Received Date: April 24, 2017; Accepted Date: May 15, 2017; Published Date: May 20, 2017
Citation: Rauber C, Ruping FM, Blank N, Merle U (2017) Electroconvulsive Therapy as a Potential Trigger of Adult Onset Still’s Disease. J Clin Case Rep 7:958. doi: 10.4172/2165-7920.1000958
Copyright: © 2017 Rauber C, et al. This is an open-access article distributed under the terms of the Creative Commons Attribution License, which permits unrestricted use, distribution, and reproduction in any medium, provided the original author and source are credited.
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Introduction: Adult onset Still’s disease (AOSD) is an inflammatory disorder of unknown etiology. Macrophage activation syndrome (MAS) is a complication of AOSD and may present with multiorgan failure including cerebral involvement.
Clinical presentation: We describe a 43-year-old female patient with major depression treated with electroconvulsive therapy (ECT). She presented with febrile pharyngitis, arthralgia, rashes, lymphadenopathy, hepatosplenomegaly, liver failure and aseptic meningitis. Elevated serum ferritin and negative blood cultures were consistent with the diagnosis of AOSD complicated by MAS. The patient was treated with corticosteroids and anakinra and recovered rapidly.
Conclusion: The case highlights aseptic meningitis, depression and multiorgan failure as a feature of AOSD/ MAS possibly triggered by ECT. Anakinra is an effective treatment in severe MAS.
Adult’s onset still disease; AOSD; Aseptic meningitis; Electroconvulsive therapy; Multiorgan failure; Septicemia
Adult’s still disease (AOSD) is an autoinflammatory disease presenting mostly in young adults. Yamaguchi’s criteria has been proposed as a diagnostic criteria. Major criteria are fever, arthralgia, skin rash and elevated neutrophils, minor criteria are sore throat, lymphadenopathy, hepato/-splenomegaly, abnormal liver function and negative tests for antinuclear antibodies (ANA) and rheumatoid factor (RF). Several other features such as pleuritis, pericarditis, abdominal pain and liver failure have also been described . Bacterial sepsis is an important differential diagnosis in patients with a suspected AOSD and organ failure. Serum ferritin has been proposed as a marker to differentiate between septicemia and AOSD .
Macrophage activation syndrome (MAS) can be a complication in patients with AOSD which is a potentially life threatening condition. MAS is characterized with hyperactivated mononuclear cells and hyper-phagocytosis of blood cells which leads to severe pancytopenia. Hyperphagocytosis and MAS can be confirmed with a bone marrow aspiration biopsy. However, since phagocytosis cannot be confirmed in every bone marrow biopsy, MAS remains a clinical diagnosis in the majority of patients .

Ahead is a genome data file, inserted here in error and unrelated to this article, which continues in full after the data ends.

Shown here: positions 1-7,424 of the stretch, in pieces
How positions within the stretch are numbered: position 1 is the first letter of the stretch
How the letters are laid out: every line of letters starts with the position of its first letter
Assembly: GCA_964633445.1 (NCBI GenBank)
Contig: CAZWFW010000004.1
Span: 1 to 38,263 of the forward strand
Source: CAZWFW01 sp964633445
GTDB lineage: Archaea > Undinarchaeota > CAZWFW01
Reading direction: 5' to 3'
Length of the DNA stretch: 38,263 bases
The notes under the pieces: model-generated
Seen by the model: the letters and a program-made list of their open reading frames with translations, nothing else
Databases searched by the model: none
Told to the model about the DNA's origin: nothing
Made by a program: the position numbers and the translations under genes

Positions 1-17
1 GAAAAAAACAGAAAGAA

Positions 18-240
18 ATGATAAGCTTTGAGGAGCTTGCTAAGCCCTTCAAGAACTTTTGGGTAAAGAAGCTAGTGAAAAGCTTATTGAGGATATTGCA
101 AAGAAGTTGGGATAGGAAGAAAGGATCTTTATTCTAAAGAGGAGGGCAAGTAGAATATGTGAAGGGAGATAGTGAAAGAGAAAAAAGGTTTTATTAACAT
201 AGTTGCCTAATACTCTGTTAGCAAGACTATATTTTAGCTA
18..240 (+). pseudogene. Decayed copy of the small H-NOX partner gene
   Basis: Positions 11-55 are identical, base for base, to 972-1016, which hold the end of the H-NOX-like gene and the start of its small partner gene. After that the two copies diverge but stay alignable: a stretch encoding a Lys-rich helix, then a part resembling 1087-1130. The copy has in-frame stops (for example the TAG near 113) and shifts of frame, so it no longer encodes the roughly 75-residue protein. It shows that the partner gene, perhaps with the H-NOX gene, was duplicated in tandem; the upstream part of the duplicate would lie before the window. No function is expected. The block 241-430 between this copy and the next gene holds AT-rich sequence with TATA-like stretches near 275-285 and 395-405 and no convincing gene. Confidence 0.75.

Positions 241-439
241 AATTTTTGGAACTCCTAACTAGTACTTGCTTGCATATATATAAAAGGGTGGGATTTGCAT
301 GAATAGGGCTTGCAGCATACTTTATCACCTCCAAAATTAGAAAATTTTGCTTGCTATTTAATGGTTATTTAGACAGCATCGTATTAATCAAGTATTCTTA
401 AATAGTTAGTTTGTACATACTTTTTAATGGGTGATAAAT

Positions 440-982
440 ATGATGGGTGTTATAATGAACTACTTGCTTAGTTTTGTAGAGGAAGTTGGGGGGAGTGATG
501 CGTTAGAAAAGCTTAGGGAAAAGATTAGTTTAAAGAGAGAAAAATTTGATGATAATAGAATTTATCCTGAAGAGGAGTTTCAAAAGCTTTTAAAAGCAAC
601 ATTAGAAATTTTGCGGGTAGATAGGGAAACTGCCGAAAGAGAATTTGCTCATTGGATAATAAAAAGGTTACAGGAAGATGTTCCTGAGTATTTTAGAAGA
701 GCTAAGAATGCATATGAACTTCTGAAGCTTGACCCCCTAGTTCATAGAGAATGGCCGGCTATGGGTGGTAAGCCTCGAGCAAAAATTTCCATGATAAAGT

A 43-year-old female patient presented at the emergency department of a tertiary care center. She had suffered from severe episodes of major depressive disorder (MDD) for nearly two decades. Until six weeks before presentation, she had been treated with 12 cycles of electroconvulsive therapy (ECT) for MDD and concomitant venlafaxin, lamotrigine and valproate.
ECT led to significant improvement in symptoms of depression. Two weeks after her last ECT, she developed gradually worsening new onset arthralgia of her knees. Her general practitioner (GP) prescribed insoles without improvement of the arthralgia.
Seven days prior to admission, she developed a sore throat and spiking temperatures up to 40°C. Her knee arthralgia had worsened significantly, for which her GP prescribed doxycycline which neither relieved the fever nor the pharyngitis. She subsequently developed a maculo-papular rash on her body trunk (Figure 2) which had been considered as an allergic reaction secondary to doxycycline and prednisolone, 1 mg/kg, had been administered. However, the clinical course deteriorated rapidly in the following days, with worsening of her rashes, dysphagia and dyspnea and she was admitted to hospital.
Physical examination on admission revealed dyspnea with fine crackles in both lungs, tachycardia, a maculopapular rash on the body trunk, palpable cervical lymph nodes and an acute pharyngitis of the oropharynx. Her body temperature was 41.0°C.
Bacterial septicemia of pulmonary origin was suspected and the patient was started on meropenem and clarithromycin. A whole-body CT scan on the second day after admission revealed low volume ascites and bilateral pleural effusions. Echocardiography showed a moderate pericardial effusion.
Initial laboratory studies revealed an elevated white blood cell count (WBC) of 15,700/μl, lymphocyte count of 500/μl, hemoglobin level (Hb) of 13.4 g/dl and a platelet count (PLT) of 359,000/μl. Lactate dehydrogenase levels were 1788 U/l, total bilirubin 2.6 mg/l, international normalized ratio (INR) 1.51, C-reactive protein was 157.3 mg/l and procalcitonin was 1.27 mg/dl (Table 1). Extensive bacteriology cultures and virology all proved negative. Anti -nuclear antibodies (ANA) and anti-neutrophil-cytoplasmic antibodies (ANCA) were negative and complement C3 and C4 were low to normal. In the clinical course liver and kidney values deteriorated. Aspartate aminotransferase (ASAT) and alanine aminotransferase (ALAT) peaked at 2749 U/l and 9191 U/l respectively 4 days after admission. Liver synthesis and excretion deteriorated subsequently.